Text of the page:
Imagine having to struggle to understand what’s being said in the classroom every time you go to school. That’s the reality for thousands of valley kids.
Many of them don’t speak English at home, so a lot of times, they’re learning it for the first time at school.
“They’re coming to school, and they’re not even coming in with a basic understanding of vocabulary words,” said Emily Campbell, a teacher at Myrtle Tate Elementary.
Tate Elementary is a zoom school. Zoom schools get extra resources for kids who have to learn English for the first time.
The Clark County School District says it is planning several new literacy initiatives designed to help even more schools.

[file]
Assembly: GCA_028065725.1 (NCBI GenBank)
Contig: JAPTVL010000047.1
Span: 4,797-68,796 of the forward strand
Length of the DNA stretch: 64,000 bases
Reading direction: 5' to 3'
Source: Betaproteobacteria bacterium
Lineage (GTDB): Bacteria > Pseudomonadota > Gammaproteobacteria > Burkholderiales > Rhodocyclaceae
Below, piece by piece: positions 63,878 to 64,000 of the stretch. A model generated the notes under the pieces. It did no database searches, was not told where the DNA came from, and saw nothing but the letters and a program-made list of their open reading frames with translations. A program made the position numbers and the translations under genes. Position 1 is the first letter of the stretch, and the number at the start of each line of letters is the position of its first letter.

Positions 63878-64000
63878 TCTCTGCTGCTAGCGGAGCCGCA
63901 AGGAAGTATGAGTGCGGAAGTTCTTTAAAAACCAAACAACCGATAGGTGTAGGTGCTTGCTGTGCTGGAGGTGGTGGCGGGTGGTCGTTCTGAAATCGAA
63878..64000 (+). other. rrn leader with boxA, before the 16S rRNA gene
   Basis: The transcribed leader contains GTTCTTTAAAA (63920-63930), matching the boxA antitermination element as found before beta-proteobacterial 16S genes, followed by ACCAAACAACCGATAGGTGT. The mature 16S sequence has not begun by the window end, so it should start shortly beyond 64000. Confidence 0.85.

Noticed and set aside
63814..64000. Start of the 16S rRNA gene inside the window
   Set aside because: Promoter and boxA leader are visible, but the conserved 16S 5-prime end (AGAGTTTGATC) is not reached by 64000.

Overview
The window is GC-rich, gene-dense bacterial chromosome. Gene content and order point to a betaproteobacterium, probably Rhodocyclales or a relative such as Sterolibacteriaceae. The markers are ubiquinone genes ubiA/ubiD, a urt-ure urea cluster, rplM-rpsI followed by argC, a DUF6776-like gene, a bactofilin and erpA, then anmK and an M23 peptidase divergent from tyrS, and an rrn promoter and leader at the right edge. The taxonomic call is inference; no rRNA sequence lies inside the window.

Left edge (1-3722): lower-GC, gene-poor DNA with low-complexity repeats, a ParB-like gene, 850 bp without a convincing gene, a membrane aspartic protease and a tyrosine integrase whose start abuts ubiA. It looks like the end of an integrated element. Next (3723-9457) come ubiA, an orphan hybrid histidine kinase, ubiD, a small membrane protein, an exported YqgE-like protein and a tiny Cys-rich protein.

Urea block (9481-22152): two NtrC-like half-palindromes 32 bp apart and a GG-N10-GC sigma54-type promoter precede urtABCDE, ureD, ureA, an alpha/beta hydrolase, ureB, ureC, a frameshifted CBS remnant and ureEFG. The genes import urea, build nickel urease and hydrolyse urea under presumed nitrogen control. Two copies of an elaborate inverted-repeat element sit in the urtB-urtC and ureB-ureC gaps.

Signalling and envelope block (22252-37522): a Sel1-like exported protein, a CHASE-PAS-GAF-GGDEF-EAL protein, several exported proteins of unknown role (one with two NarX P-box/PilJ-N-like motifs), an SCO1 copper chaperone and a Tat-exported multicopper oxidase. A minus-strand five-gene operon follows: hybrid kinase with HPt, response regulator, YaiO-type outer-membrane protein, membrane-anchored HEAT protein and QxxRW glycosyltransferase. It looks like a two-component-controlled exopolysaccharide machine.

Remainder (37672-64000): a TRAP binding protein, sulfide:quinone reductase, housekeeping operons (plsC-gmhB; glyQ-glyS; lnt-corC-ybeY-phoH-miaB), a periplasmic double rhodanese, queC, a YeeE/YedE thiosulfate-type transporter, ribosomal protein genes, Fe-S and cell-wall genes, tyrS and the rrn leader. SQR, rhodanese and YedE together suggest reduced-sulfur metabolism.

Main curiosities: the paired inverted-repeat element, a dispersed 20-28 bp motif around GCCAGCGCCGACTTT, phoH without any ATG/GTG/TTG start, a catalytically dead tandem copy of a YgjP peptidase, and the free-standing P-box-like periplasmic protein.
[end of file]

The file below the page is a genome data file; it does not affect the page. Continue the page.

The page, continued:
Through millions of dollars in federal grant and district money, teachers will get more professional development to help English-language learners.
Teachers will also receive more training in teaching basic vocabulary, phonics, reading so that kids can learn to read independently.
“That ensures every single teacher in our schools is trained on the latest and greatest instructional strategies,” said Sarah Popek, the principal at Myrtle Tate Elementary.
Teachers say the most important thing about this new program is that there will be additional funding to produce more literacy development for students.
“Giving them additional materials that will really make the connection for students, is what’s really going to make the difference,” said Dr. Danielle Miller, Assistant Superintendent of CCSD’s Instructional Design and Professional Learning Division.
The programs should also bring more bilingual staffers into schools, provide after school tutoring, and extended learning opportunities throughout the summer.
Soon, there could even be certified literacy tutors in classrooms to assist kids who need extra help.